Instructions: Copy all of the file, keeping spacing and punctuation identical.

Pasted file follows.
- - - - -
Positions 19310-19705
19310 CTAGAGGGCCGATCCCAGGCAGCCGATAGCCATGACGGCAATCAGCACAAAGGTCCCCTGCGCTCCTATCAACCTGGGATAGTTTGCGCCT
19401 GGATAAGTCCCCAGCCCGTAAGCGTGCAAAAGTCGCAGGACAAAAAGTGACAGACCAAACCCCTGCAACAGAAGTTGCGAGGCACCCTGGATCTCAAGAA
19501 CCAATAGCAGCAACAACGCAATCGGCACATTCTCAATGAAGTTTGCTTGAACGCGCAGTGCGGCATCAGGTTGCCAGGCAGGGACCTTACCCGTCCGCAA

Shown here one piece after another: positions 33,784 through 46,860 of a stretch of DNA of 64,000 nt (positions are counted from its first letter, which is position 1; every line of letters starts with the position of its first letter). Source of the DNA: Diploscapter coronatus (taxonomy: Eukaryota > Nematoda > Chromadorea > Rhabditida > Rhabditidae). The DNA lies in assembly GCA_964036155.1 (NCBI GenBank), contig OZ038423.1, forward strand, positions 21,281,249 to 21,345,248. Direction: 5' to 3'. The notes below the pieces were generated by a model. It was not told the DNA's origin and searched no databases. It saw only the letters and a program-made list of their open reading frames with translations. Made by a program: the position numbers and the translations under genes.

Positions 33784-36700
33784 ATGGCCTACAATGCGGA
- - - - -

Positions 19310-19705
19310 CTAGAGGGCCGATCCCAGGCAGCCGATAGCCATGACGGCAATCAGCACAAAGGTCCCCTGCGCTCCTATCAACCTGGGATAGTTTGCGCCT
19401 GGATAAGTCCCCAGCCCGTAAGCGTGCAAAAGTCGCAGGACAAAAAGTGACAGACCAAACCCCTGCAACAGAAGTTGCGAGGCACCCTGGATCTCAAGAA
19501 CCAATAGCAGCAACAACGCAATCGGCACATTCTCAATGAAGTTTGCTTGAACGCGCAGTGCGGCATCAGGTTGCCAGGCAGGGACCTTACCCGTCCGCAA

Shown here one piece after another: positions 33,784 through 46,860 of a stretch of DNA of 64,000 nt (positions are counted from its first letter, which is position 1; every line of letters starts with the position of its first letter). Source of the DNA: Diploscapter coronatus (taxonomy: Eukaryota > Nematoda > Chromadorea > Rhabditida > Rhabditidae). The DNA lies in assembly GCA_964036155.1 (NCBI GenBank), contig OZ038423.1, forward strand, positions 21,281,249 to 21,345,248. Direction: 5' to 3'. The notes below the pieces were generated by a model. It was not told the DNA's origin and searched no databases. It saw only the letters and a program-made list of their open reading frames with translations. Made by a program: the position numbers and the translations under genes.

Positions 33784-36700
33784 ATGGCCTACAATGCGGA